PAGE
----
Reproducibility of histopathological diagnosis in poorly differentiated NSCLC: an international multiobserver study

J Thorac Oncol. 2014 Sep;9(9):1354-62. doi: 10.1097/JTO.0000000000000264.


Introduction: The 2004 World Health Organization classification of lung cancer contained three major forms of non-small-cell lung cancer: squamous cell carcinoma (SqCC), adenocarcinoma (AdC), and large cell carcinoma. The goal of this study was first, to assess the reproducibility of a set of histopathological features for SqCC in relation to other poorly differentiated non-small-cell lung cancers and second, to assess the value of immunohistochemistry in improving the diagnosis.

Methods: Resection specimens (n = 37) with SqCC, large cell carcinoma, basaloid carcinoma, sarcomatoid carcinoma, lymphoepithelial-like carcinoma, and solid AdC, were contributed by the participating pathologists. Hematoxylin and eosin (H&E) stained slides were digitized. The diagnoses were evaluated in two ways. First, the histological criteria were evaluated and the (differential) diagnosis on H&E alone was scored. Second, the added value of additional stains to make an integrated diagnosis was examined.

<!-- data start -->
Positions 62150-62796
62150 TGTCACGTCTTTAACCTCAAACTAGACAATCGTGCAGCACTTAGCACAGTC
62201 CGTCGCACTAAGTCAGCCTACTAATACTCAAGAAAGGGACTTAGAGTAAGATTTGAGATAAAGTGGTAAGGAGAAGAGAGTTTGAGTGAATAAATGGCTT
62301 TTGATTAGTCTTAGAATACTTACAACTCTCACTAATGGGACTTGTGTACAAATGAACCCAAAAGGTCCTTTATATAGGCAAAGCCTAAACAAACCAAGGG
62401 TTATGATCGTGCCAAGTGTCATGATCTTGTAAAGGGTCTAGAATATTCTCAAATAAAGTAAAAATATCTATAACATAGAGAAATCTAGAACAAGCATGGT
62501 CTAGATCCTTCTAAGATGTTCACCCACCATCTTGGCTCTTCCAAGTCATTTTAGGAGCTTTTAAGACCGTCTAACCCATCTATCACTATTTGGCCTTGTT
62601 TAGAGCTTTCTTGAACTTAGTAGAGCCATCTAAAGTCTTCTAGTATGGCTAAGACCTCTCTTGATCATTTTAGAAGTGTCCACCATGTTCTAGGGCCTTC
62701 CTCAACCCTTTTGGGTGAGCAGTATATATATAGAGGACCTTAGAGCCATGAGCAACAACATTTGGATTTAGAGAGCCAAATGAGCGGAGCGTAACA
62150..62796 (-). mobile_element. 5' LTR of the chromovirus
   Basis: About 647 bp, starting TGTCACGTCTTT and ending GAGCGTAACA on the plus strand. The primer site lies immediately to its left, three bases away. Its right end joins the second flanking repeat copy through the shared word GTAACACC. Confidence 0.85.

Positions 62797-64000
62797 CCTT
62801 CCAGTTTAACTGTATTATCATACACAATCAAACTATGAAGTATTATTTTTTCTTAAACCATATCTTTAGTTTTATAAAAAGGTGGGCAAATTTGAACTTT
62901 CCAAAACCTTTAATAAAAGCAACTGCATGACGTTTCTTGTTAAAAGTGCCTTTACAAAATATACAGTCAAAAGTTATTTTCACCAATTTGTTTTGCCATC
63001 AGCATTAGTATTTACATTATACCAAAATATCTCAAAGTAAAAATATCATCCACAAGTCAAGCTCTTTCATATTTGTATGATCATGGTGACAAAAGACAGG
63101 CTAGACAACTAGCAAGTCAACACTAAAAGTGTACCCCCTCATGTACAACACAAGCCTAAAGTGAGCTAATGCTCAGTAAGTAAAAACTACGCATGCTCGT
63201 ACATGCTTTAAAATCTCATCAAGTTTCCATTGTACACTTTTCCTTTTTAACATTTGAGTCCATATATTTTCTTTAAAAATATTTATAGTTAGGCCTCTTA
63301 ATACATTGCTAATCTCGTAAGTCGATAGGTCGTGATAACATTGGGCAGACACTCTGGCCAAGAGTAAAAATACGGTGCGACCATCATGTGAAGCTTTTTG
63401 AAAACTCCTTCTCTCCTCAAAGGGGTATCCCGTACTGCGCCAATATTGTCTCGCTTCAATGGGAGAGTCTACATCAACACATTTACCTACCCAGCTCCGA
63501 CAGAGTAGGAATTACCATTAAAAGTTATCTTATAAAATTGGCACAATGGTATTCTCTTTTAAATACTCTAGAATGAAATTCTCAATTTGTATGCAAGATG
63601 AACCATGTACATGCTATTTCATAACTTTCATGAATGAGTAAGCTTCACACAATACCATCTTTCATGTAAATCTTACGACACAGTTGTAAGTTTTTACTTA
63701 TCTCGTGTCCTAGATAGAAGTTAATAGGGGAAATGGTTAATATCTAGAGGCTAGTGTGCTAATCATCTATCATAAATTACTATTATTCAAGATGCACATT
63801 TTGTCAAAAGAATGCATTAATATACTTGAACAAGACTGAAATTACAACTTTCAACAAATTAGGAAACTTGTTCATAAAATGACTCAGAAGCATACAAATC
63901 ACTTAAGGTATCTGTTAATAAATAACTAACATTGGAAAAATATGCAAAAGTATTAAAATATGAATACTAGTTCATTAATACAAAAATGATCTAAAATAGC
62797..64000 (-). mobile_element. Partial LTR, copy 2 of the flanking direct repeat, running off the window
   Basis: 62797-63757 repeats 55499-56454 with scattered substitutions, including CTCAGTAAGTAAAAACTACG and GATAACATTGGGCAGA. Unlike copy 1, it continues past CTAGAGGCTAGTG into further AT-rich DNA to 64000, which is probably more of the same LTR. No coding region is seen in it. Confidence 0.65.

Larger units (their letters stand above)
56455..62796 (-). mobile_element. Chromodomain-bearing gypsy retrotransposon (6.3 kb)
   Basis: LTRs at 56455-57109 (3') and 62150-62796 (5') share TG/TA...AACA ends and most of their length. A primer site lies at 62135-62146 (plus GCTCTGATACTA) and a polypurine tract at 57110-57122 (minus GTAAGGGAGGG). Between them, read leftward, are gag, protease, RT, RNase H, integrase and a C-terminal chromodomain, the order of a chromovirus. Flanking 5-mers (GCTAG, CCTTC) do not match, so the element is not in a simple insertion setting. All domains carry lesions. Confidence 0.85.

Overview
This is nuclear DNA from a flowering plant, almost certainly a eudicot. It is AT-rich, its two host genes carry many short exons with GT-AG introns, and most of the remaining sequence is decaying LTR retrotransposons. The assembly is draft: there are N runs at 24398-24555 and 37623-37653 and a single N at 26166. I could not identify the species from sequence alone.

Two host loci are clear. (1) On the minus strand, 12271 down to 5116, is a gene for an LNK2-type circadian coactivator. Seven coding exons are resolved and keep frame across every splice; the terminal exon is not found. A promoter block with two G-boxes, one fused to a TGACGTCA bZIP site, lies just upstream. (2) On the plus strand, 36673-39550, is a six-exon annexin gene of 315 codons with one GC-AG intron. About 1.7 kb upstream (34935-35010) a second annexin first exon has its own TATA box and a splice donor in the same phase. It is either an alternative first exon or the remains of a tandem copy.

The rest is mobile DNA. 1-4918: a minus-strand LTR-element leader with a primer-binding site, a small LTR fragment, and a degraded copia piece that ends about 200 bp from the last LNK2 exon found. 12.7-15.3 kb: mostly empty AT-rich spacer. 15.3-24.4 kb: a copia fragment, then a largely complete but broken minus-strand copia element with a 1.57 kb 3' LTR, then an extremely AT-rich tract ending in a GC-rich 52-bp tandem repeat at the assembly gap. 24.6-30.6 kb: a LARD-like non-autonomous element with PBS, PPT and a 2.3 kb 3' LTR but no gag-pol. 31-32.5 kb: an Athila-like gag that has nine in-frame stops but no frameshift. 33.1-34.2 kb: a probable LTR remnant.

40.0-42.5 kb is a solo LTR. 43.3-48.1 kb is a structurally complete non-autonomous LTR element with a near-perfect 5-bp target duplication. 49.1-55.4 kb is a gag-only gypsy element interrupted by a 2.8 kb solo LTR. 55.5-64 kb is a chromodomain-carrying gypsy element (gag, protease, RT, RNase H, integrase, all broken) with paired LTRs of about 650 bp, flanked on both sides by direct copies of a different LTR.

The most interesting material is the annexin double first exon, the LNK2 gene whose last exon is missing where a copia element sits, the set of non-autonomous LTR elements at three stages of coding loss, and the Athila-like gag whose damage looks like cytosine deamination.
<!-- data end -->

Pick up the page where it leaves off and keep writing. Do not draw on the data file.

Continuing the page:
Results: The histologic criteria defining SqCC were consistently used, but in poorly differentiated cases they were infrequently present, rendering the diagnosis more difficult. Kappa scores on H&E alone were for SqCC 0.46, large cell carcinoma 0.25, basaloid carcinoma 0.27, sarcomatoid carcinoma 0.52, lymphoepithelial-like carcinoma 0.56, and solid AdC 0.21. The κ score improved with the use of additional stains for SqCC (combined with basaloid carcinoma) to 0.57, for solid AdC to 0.63.

Conclusion: The histologic criteria that may be used in the differential diagnosis of poorly differentiated lung cancer were more precisely refined. Furthermore, additional stains improved the reproducibility of histological diagnosis of SqCC and AdC, uncovering information that was not present in routine H&E stained slides.

Publication types

  • Comparative Study
  • Observational Study

MeSH terms

  • Aged
  • Biopsy, Fine-Needle / methods*
  • Carcinoma, Non-Small-Cell Lung / pathology*
  • Carcinoma, Non-Small-Cell Lung / surgery
  • Diagnosis, Differential
  • Female
  • Humans
  • Immunohistochemistry / methods
  • Lung Neoplasms / pathology*
  • Lung Neoplasms / surgery
  • Male
  • Middle Aged
  • Pilot Projects
  • Pneumonectomy
  • Prognosis
  • Reproducibility of Results
  • Retrospective Studies